Despite the semiconductor shortage that has rattled many automotive industries, Toyota does not feel it will be affected in the near future. The Japanese multinational automotive manufacturer, as reported by CFO Kenta Kon, has taken the initiative to “[incorporate] some impact of tight supply into its production forecast for the year.” Furthermore, Toyota is also using the lessons it learned from past obstructions, namely the 2011 Tōhoku earthquake and tsunami.
Following the devastating disaster, the organization administered a comprehensive account on how to improve its supply chain, with April of that year resulting in a 78% annual decrease in production. According to Kon, Toyota sought to review the “multiple tiers of [the company’s] suppliers,” thus cultivating an apparatus that allows the organization to know what distributors and assets are prone to damage in the event of such calamity; and it is because of these lessons that the automobile manufacturer is confident it will survive.
Kon also pointed out that, since Toyota frequently assesses its supply of semiconductors and reviews alternatives, switching to a new product when necessary is much easier.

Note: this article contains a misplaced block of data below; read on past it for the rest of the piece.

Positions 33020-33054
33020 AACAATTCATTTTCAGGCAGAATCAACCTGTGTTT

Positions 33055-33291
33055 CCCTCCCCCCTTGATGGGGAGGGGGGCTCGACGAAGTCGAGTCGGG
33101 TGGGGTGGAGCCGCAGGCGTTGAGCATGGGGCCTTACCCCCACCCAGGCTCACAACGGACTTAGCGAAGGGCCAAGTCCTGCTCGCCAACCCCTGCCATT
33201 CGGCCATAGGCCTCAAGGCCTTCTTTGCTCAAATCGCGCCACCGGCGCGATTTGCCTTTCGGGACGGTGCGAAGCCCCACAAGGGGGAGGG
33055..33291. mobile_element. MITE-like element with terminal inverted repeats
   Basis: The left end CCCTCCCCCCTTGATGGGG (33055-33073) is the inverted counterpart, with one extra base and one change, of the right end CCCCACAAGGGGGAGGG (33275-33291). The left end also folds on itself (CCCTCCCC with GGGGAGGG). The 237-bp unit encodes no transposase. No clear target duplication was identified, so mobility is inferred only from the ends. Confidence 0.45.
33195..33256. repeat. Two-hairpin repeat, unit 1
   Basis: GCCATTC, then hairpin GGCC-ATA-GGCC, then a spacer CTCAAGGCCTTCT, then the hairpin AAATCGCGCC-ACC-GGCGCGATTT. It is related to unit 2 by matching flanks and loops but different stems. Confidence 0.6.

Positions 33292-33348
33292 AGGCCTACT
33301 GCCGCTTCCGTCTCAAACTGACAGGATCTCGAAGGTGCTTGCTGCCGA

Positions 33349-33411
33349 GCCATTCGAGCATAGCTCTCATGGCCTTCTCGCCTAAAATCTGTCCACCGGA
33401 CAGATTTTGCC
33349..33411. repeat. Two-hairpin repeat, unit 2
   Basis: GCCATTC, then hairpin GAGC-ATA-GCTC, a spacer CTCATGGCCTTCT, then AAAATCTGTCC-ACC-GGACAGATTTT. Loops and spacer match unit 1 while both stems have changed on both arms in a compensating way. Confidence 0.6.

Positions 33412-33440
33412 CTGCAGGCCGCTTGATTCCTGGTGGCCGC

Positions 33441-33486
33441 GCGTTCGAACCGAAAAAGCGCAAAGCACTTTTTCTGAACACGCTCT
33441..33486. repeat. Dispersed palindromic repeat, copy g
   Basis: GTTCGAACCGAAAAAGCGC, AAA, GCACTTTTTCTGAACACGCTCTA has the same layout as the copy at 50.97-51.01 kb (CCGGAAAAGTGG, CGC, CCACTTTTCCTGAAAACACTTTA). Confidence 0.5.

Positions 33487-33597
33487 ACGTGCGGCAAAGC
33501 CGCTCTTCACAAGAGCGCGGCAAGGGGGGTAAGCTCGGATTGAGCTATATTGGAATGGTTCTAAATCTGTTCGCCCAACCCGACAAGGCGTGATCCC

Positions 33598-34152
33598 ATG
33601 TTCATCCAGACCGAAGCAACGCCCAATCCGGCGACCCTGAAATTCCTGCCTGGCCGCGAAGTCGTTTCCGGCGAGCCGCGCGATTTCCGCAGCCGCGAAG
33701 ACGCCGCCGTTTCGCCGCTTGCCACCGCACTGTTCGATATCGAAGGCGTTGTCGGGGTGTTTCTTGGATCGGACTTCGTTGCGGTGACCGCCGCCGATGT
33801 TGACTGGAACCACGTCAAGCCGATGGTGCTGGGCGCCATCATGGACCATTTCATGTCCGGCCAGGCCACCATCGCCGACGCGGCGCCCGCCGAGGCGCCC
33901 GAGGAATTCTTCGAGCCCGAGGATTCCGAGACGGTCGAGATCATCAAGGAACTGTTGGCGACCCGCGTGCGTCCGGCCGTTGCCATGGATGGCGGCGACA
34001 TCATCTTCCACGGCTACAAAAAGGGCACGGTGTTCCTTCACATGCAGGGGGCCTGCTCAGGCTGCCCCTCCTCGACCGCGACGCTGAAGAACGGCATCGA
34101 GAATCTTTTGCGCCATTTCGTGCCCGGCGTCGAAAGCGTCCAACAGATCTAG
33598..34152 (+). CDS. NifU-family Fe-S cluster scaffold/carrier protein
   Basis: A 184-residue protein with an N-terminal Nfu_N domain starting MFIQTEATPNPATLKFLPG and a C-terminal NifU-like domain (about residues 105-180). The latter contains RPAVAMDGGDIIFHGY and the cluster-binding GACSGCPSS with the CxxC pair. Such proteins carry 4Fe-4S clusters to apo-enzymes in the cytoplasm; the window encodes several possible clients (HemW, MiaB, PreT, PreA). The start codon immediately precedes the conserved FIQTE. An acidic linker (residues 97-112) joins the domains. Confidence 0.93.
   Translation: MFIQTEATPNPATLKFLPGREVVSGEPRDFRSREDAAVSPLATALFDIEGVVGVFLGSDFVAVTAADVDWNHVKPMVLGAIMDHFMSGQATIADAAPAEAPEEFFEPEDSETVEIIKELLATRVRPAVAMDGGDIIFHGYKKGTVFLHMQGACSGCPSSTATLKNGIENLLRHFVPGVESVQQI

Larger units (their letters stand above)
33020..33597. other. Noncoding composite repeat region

Mike Ramsey, a vice president and analyst for automotive and smart mobility at Gartner, pointed out that “[designing] a system that allows for different parts to be swapped in is not easy,” yet says it is necessary in the event of global disruptions. Moreover, he notes the significance of flexibility when manufacturing a product, so that it is not entirely reliant on a “specific chip,” which can work to avoid bottlenecks in the future. In addition, diversifying customer-supplier connections is vital, and this includes separating and organizing products by level of demand (i.e., a business continuity plan).
IHS Markit senior principal analyst for automotive, Phil Amsrud, expects panic buying from managers to push supply challenges well into next year — even after production returns to normal.
Fortunately, Kon appears confident Toyota’s diligent preparation has them well-positioned for both short and long-term success.
Source: Supply Chain Dive